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Bradford graduate honoured for blood stem cell charity work

Published: Thur 26 July 2018
Bradford graduate honoured for blood stem cell charity work

A University of Bradford graduate has been honoured with a Prime Minister's Points of Light Award for her pioneering charity work to increase blood stem cell donations.

Zainab Garba-Sani, who recently graduated with a degree in clinical sciences, was selected for the award following her work as the first student  UK ambassador for international blood cancer charity DKMS.

The daily Points of Light award recognises outstanding individual volunteers who are making a change in their community.

Zainab started supporting DKMS in 2016 when the charity visited the University of Bradford. She started a campaign that evolved into the Team Bradford vs Blood Cancer campaign. She founded the charity’s first ever student society at the University and has since inspired other students to make a difference and become lifesavers.

 Working with the University’s sports teams, media areas and societies to raise awareness of blood cancers/disorders and fundraise, Zainab and her team recruited nearly 200 potential blood stem cell donors and raised over £1000 in their first year alone.  By the end of its first year, the DKMS Society had won multiple awards including Awareness Society of the Year and Campaign of the Year.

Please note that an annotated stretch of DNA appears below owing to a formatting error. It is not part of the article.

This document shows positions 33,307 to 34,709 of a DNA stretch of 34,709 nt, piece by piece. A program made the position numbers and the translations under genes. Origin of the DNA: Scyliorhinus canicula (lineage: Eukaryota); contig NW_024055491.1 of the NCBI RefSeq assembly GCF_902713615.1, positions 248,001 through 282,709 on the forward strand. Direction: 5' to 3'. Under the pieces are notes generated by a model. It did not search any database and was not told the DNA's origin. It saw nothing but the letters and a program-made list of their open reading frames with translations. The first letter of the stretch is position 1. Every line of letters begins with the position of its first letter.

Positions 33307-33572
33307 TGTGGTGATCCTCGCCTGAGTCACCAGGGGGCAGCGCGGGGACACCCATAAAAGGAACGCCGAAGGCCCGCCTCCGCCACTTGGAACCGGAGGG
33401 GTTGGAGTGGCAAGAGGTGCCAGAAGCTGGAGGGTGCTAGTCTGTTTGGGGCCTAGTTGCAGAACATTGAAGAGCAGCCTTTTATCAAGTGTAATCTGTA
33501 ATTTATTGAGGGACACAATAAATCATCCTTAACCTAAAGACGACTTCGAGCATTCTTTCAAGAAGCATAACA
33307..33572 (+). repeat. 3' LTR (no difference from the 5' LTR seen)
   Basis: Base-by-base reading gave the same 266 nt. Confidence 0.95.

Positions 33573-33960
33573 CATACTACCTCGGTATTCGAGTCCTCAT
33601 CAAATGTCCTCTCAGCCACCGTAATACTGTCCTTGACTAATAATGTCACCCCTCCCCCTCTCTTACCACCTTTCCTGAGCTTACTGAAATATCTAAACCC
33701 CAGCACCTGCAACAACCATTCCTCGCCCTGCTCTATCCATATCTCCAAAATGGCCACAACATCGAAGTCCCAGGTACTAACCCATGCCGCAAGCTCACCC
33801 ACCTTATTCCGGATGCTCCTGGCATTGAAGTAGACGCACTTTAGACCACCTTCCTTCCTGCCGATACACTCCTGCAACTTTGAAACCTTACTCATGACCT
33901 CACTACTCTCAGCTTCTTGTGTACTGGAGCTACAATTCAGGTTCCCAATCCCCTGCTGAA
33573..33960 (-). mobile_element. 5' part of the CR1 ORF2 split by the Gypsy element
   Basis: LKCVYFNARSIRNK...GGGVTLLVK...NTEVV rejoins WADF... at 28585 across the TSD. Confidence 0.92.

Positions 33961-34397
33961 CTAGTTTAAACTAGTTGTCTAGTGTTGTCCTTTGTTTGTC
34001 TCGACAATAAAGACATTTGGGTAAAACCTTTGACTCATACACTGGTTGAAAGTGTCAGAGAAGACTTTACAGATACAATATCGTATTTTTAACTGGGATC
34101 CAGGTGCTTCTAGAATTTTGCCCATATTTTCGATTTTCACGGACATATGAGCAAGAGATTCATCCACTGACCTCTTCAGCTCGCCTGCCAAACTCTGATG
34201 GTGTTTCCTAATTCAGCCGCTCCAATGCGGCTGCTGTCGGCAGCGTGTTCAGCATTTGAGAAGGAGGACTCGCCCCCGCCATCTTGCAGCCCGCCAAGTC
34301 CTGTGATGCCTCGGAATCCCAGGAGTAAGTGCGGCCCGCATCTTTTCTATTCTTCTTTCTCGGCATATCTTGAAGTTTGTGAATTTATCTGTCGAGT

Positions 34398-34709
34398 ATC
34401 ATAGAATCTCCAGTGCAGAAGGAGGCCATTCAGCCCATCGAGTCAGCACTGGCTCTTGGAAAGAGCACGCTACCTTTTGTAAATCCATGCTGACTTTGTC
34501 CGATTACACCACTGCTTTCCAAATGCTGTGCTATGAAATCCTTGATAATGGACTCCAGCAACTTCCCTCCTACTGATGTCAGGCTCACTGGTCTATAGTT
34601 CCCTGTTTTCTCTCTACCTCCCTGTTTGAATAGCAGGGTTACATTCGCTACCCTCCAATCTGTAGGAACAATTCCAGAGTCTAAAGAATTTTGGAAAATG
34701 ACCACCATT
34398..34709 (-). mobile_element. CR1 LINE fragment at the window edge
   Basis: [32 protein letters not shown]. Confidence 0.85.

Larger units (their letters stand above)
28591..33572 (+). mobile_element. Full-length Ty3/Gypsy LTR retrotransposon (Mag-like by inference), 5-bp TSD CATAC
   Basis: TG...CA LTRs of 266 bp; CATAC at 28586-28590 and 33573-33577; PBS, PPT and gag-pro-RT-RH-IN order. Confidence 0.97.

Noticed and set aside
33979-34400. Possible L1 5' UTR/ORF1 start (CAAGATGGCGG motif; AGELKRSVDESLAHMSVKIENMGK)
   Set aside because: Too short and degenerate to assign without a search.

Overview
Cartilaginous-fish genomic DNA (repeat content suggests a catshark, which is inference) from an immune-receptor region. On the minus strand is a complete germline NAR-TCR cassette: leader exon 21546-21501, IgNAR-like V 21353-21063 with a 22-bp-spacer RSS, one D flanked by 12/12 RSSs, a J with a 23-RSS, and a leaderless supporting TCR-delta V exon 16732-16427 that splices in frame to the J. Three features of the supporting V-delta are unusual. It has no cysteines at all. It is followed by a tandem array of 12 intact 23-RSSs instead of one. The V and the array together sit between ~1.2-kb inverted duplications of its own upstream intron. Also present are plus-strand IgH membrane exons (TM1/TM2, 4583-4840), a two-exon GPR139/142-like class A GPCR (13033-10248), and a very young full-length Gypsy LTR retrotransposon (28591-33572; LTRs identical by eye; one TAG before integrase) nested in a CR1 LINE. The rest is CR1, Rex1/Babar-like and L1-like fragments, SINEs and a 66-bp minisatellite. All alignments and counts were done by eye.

Patients from black and minority ethnic minority communities currently have just a 20 per cent chance of finding a matching donor and Zainab’s work in Bradford has seen an increase in the number of potential blood stem cell donors.

Zainab now helps students at other universities across the country to set up similar societies as part of the ‘Students vs Blood Cancer’ campaign. She is to begin the NHS graduate management training scheme in September.

Zainab said: “Winning this award came as such a heart-warming surprise and I feel so incredibly honoured. When I became the first ‘DKMS’ Student Ambassador, my aim was to do whatever I could to help those with blood cancers and blood disorders, but little did I know the amount of support this campaign would receive. 

“Thank you to ‘DKMS’, my family and friends, the University of Bradford Students’ Union, the founding members of the University of Bradford’s ‘DKMS Society’, the Bradford community (staff, students and local businesses) and all others who have helped in fundraising and increasing the number of potential blood stem cell donors on standby to help save a life.

“I hope that this award helps increase awareness further and encourages more people to become lifesavers. If you are aged between 17 and 55 and in general good health, please sign up for a home swab kit at dkms.org.uk/swab. You can also visit dkms.org.uk to find out more about registering as a donor, donating money, becoming a volunteer or about other ways to help.”

Zainab is pictured receiving her award with MP Dame Caroline Spelman.

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